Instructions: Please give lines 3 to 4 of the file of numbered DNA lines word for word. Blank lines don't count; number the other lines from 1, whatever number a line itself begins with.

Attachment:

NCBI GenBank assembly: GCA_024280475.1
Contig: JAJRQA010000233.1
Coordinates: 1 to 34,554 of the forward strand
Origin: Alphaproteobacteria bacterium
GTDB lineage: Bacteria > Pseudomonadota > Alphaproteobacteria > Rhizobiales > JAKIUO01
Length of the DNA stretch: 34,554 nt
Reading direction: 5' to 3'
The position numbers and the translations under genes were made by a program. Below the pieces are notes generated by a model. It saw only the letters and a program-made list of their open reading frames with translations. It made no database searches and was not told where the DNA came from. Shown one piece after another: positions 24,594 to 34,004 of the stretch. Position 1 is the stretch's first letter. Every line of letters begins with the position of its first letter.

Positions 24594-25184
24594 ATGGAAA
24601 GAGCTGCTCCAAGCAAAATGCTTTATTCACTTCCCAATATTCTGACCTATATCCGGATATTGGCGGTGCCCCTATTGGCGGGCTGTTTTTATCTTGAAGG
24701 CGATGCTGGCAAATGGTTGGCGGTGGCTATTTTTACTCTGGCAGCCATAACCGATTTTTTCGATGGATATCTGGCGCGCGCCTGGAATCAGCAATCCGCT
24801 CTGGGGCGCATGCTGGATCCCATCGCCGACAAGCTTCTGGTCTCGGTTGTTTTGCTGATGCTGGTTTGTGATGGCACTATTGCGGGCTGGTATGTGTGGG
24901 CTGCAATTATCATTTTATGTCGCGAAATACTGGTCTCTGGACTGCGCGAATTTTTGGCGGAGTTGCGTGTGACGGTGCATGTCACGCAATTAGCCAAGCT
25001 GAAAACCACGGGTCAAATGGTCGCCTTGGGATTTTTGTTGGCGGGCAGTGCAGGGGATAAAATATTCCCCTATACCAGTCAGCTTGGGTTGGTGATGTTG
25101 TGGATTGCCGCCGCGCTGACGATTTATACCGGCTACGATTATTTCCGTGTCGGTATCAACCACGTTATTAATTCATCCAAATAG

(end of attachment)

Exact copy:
Coordinates: 1 to 34,554 of the forward strand
Origin: Alphaproteobacteria bacterium